I vividly remember writing an essay at school on the
subject of what I want to be when I grow-up.
It was an interesting subject and one of course that
all youngsters think about. Now from the lofty heights
of middle age I would question what exactly is the
definition of grown-up.
Does it imply simply taking out employment. If so
thousands of people in this country will not be allowed
to "grow-up" through no fault of their own.
Better still does it refer to size and weight. If so
I will always remain a teenager (unless of course the
latest diet fails) or does it refer to some mystical
measurement of maturity and being able to make
Anyway there I was aged about eight I should imagine,
being asked to answer that question. What do I want to
be when I grow up. I think today my answers might
include the words accepted by others, valued,
understood, cared for and treated like an individual.
But of course the essay was not about that. It was about
Later on at secondary school I was able to make a
realistic assessment of the question and answer it
simply. I would like to be either a journalist or a
teacher. Both of these aims were achievable - the fact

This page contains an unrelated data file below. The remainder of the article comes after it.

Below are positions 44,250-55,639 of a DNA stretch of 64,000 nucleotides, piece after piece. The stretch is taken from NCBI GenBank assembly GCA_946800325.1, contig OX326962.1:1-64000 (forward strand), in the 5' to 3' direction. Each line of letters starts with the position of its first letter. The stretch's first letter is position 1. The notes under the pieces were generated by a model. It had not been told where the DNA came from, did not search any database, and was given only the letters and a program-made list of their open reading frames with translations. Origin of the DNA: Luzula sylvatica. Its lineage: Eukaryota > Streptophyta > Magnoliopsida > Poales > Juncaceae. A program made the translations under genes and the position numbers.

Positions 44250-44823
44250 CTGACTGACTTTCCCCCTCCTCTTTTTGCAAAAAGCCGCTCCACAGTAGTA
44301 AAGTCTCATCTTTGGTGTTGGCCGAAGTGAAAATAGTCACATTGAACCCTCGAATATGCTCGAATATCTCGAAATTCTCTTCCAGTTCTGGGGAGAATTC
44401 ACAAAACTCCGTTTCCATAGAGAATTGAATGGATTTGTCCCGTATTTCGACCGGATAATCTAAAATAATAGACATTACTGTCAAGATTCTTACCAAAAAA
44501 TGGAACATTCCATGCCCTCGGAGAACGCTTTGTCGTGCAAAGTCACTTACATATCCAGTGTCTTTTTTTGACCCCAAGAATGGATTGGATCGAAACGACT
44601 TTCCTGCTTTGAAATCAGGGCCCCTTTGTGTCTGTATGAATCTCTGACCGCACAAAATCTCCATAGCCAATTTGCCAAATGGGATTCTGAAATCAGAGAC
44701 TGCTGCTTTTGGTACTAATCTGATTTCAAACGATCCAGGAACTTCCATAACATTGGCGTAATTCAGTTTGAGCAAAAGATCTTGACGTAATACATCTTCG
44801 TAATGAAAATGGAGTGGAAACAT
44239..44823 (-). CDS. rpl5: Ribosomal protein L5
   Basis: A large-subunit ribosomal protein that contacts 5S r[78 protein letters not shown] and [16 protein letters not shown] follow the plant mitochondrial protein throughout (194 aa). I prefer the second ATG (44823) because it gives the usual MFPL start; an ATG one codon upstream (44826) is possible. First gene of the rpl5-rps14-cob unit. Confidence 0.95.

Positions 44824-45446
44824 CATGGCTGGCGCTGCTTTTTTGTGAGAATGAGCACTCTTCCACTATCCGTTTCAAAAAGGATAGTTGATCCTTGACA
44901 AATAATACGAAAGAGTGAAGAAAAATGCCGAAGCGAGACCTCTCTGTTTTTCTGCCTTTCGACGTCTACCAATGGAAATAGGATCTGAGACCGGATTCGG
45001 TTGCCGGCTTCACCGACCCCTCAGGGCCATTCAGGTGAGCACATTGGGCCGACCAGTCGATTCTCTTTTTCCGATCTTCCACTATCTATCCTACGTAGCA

that at the age of 45 I firmly believe that I settled
for the wrong one is neither here nor there in this
At the age of eight of course all things are
possible. Being a teacher or journalist was a mundane
choice - all too easily obtainable and possible. No I
had to think of something more dynamic. And I suppose
that's where my love of sport or virtually every kind
I answered that essay by informing the teacher that I
intended playing football for Norwich City in the winter
and riding speedway for Belle Vue in the summer. I saw
no clash between these two aims - both were possible and
the thought of not achieving them never entered my head.
At that time I had no clue where Belle Vue was - I
just knew they were the best speedway team in the
country. Why I chose them instead of Norwich I do not
Now some 38 years on I see the stupidity of that
essay. I suppose I believed that when the last ball of
the season was kicked at Carrow Road (the home of
Norwich City Football Club) I would hang up my boots,
don my riding leathers and take to the shale with no
thought of pre-season training or overseas football
tours or injuries to concern me.
Similarly at the end of the speedway season I would
lay my machine down and return to football. Such is the
immaturity of youth when all things are possible.
Over the years only two things prevented me realising
my dreams. Firstly I never rose above village football
level and secondly I have never ever and do not intend
ever riding a motorcycle.
What that essay does tell me is that I had a love of
sport from a very early age. And this has never died.
Over the years I have been involved in coaching you
teams at both cricket and football and am still capable
of beating both my teenage sons at tennis and table
tennis. The competitive spirit is still there.
The object of this article is to put down some of my
sporting memories from over the years.
I was a relatively quiet youngster and suffered from
this sports-wise for a number of years. Reluctant to